Bishops Tell Catholics to Celebrate Holy Week by Attending Anti-Gay March

For Western Christians, Catholic and Protestant, the seven days between Palm Sunday and Easter Sunday are the most solemn and sacred days of the entire liturgical year. In fact, that week is so sacred that it's been known as Holy Week since the third century and is commemorated by fasting and solemn prayer.

This year, however, the United States Conference of Catholic Bishops is encouraging Catholics all across the country to add one more activity to that list. In addition to fasting, praying, and preparing for Easter, the bishops are asking their flock to take time out of their Holy Week observances, travel to Washington, D.C., and participate in a march and rally to protest the possibility that loving and committed same-sex couples might be granted the freedom to marry.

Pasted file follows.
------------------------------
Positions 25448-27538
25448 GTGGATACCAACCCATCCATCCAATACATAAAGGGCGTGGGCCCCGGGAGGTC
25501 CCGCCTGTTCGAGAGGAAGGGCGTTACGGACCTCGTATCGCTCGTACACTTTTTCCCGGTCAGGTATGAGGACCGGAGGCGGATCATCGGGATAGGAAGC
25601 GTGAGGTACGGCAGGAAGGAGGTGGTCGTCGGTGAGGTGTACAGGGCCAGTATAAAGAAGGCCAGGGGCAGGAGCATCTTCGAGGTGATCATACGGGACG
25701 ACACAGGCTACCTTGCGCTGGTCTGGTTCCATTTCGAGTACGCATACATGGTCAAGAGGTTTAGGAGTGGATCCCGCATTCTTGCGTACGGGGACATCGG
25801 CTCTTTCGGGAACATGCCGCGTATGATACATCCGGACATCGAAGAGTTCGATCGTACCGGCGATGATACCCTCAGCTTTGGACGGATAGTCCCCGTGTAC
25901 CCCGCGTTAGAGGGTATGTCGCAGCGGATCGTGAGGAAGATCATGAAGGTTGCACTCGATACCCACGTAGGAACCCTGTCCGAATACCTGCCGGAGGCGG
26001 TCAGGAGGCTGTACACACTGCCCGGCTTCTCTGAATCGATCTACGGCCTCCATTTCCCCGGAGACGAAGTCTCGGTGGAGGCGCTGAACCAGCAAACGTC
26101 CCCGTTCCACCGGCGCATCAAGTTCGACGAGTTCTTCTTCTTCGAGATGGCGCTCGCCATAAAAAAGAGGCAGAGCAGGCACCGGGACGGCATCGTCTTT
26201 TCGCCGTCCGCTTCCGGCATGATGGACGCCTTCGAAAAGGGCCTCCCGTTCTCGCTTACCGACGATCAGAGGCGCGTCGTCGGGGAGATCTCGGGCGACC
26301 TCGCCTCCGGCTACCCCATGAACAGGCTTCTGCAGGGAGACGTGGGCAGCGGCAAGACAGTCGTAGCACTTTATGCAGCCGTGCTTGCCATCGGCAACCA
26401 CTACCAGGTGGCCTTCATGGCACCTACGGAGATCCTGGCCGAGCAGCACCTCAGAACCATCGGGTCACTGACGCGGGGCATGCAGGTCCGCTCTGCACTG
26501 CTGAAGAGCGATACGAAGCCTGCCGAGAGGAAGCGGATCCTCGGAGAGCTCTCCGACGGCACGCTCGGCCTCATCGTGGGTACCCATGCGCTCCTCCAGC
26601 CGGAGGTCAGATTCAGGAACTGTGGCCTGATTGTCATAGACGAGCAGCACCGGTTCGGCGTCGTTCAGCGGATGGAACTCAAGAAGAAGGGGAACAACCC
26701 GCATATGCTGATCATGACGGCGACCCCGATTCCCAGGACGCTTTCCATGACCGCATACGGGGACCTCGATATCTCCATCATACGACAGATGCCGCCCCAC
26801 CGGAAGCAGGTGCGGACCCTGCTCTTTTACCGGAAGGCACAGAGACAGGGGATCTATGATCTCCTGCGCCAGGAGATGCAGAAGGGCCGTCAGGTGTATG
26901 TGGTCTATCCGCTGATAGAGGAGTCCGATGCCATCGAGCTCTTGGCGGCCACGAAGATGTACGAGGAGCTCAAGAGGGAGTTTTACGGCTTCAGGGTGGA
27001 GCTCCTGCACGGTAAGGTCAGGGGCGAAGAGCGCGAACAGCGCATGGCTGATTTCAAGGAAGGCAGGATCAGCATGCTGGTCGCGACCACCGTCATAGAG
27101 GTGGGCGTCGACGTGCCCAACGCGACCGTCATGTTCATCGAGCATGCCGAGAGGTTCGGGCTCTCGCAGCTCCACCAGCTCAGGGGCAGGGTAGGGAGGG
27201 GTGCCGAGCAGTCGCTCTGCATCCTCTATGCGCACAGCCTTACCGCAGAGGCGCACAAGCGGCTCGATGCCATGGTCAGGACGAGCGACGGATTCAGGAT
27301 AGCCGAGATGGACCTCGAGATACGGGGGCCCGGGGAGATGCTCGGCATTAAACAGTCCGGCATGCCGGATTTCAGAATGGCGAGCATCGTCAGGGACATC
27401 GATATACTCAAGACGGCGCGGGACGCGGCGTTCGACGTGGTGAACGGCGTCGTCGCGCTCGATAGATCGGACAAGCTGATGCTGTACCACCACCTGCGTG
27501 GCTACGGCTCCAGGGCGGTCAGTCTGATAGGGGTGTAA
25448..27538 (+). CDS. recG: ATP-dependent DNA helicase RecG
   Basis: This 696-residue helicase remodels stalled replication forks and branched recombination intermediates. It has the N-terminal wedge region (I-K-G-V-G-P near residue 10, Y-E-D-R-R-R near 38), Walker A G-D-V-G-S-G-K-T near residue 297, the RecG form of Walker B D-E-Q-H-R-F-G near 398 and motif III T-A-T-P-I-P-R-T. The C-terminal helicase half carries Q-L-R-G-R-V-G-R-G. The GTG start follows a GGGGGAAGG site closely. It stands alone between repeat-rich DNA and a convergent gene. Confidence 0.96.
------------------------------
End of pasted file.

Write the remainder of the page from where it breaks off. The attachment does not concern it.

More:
The events are scheduled for Tuesday, March 26, the day the Supreme Court will consider Hollingsworth v. Perry, the challenge to Proposition 8. (The Court will hear United States v. Windsor, the challenge to the so-called "Defense of Marriage Act," the following day.) It's being organized by the National Organization for Marriage, a blatantly partisan special interest group which infamously plotted to fragment the Democratic Party coalition by "[driving] a wedge between gays and blacks."

None of this appears to matter to the bishops, though. They're even promoting NOM's march on the USCCB Facebook page:

Using Christianity's most sacred time of the year to promote homophobic bigotry and malicious discrimination? That's utterly contemptible. Every time I think the U.S. Catholic bishops can't possibly sink any lower into the cesspool of anti-gay bigotry, they find a new way to do exactly that.

Jesus wept.